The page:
The Dixon Ticonderoga Company, one of America's oldest corporations, evolved for over two hundred years and traces its heritage to the proponents of the American Revolution and to the very foundations of the United States. With the merger of the Bryn Mawr Corporation and the Joseph Dixon Crucible Co. in 1983, the lineage's of a number of pioneer American industries were joined together, much like the branches of an ancient spreading oak tree. The heritage of corporation known as the Philadelphia to Lancaster Turnpike Road Company - is joined with that of: Joseph Dixon, the founder of Americas graphite industry; the American Crayon Co., one of the country's oldest school suppliers: and Louis Prang, the world-renowned chromolithographer and art educator; and a number of other early American companies.

The company's American heritage includes pioneering work in manufacturing, advertising and marketing. For example, Joseph Dixon and Orestes Cleveland were the first to mechanize pencil manufacturing; William Hooper, on behalf of the American Graphite Co., devised the machinery that gave America its first graphite ore concentrating process: and Dr. Francis F. Field and William D. Curtis independently developed processes for the refinement of "crude natural chalk: into America's finest chalkboard crayons. Among all the other amazing inventions and processes created by Joseph Dixon himself were his use of lithography, artistic pencil drawings, drawing competitions, and public demonstrations in the advertising and marketing of his main product, graphite.

The never-ending quest for quality raw materials advanced the company's interests around the world. Around 1870 the JDCC secured its own dedicated source of cedar in Florida; the Dixon Mill was first located at Tampa and later at Crystal River. The company's search for graphite, its primary raw material, connects it with President Franklin Pierce of New Hampshire, America's leading pioneer geologists and scientists, the exotic ports of Ceylon and Madagascar, and the graphite mines of New York, Texas, Mexico and Germany.

The company's history is not without its personalities and passion. The Philadelphia to Lancaster Turnpike Road Company and the move for American manufactures both sprang from the inspiration of men such as Alexander Hamilton, Willimam Bingham, Benjamin Franklin, John Morton, and John Nicholson. Joseph Dixon, a man of great distinction in his own right, was associated with such well-known and dynamic historical figures as George and Francis Peabody, Benjamin Silliman, Nathaniel Hawthorne, Henry David Thoreau, Cyrus Alger, Samuel F. B. Morse and many others.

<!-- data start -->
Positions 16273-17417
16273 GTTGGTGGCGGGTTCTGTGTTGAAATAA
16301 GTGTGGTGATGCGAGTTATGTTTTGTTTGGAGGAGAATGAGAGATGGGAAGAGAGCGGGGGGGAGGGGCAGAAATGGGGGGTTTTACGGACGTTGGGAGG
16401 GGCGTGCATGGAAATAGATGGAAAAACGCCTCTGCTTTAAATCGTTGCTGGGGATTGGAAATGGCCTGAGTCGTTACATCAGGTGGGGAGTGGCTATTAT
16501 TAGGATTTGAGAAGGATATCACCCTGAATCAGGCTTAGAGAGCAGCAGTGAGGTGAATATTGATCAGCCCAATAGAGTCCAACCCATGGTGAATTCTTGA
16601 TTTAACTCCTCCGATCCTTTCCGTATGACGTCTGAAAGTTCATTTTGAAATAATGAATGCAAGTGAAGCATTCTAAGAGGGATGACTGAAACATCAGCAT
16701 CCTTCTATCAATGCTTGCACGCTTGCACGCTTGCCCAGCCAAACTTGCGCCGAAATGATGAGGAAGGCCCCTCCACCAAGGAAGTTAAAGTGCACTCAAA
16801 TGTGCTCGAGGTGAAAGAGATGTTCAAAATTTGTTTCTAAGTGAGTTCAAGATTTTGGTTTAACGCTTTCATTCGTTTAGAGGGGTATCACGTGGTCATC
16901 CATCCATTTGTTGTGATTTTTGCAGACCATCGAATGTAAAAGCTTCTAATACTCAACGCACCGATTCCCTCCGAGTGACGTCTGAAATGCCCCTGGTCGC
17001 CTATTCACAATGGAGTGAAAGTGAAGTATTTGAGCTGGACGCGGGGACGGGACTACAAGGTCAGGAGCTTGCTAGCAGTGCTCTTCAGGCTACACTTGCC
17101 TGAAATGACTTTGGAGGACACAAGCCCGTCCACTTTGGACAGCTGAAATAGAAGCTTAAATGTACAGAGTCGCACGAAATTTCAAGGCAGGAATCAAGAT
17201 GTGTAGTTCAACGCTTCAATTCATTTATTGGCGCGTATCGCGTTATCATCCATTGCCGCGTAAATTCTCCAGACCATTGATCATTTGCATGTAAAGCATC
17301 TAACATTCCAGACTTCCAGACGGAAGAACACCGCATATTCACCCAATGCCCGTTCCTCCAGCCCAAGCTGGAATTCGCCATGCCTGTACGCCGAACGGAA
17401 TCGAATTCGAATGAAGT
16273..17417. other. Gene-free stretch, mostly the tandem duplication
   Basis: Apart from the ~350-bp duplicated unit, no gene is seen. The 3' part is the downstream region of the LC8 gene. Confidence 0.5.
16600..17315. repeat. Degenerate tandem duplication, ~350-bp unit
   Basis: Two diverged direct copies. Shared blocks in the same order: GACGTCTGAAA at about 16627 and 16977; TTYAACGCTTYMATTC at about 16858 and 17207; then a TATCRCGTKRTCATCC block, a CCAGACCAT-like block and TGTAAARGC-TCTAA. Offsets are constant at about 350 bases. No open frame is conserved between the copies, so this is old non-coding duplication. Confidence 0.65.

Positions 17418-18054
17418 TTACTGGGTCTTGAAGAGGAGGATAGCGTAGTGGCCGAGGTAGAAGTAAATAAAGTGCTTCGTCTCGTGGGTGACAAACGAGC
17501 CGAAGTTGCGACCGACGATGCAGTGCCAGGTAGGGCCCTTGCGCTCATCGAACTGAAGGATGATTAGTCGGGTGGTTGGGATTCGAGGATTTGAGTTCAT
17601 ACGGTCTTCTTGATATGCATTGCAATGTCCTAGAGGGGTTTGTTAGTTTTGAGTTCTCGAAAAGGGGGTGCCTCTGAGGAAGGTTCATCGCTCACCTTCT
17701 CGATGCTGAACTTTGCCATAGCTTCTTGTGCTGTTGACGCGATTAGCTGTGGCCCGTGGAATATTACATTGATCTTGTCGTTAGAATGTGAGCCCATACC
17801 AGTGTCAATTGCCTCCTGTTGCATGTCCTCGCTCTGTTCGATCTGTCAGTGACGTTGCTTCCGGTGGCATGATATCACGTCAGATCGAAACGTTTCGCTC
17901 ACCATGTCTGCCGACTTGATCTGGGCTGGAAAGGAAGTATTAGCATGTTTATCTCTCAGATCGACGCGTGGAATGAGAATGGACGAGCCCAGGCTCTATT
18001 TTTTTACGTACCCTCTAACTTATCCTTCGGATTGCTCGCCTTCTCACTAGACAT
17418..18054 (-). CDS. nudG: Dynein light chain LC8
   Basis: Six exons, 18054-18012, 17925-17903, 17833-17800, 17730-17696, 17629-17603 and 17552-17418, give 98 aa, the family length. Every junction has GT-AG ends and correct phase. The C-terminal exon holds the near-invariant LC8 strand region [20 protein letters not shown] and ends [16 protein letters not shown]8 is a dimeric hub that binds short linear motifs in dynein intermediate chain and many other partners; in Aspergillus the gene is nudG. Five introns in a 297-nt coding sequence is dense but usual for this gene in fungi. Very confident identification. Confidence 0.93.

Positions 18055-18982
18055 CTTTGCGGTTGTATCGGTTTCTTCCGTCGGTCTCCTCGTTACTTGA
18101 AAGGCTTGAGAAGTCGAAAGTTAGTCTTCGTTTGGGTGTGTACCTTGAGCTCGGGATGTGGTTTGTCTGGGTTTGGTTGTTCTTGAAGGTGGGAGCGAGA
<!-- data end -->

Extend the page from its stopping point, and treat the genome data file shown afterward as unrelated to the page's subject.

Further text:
The incredible story - the incredible American heritage of the Dixon Ticonderoga Company - emerged as much more than a simple reporting of facts, figures, and events. Each facet of the company's disparate development was based upon one simple principal: Best of Its Kind. When the turnpike roads were planned and constructed, the best route, the best materials, and the best means of construction possible were implemented. When Joseph Dixon strove to produce his graphite crucibles, only the best clay, the best graphite, and the best workmen could get the job done. When Dr. Field and William D. Curtis created their chalkboard crayons, only the best naturally chalk and the best processes would do. When Louis Prang sought to replace European water color paints with a domestic product, only the very best manufacturer - the American Crayon Company - could meet his standards. In fact, this one theme - Best of Its Kind - both directly and indirectly, persists throughout the Dixon Ticonderoga Company story. The Dixon Ticonderoga Company has emerged through being the very Best of Its Kind.

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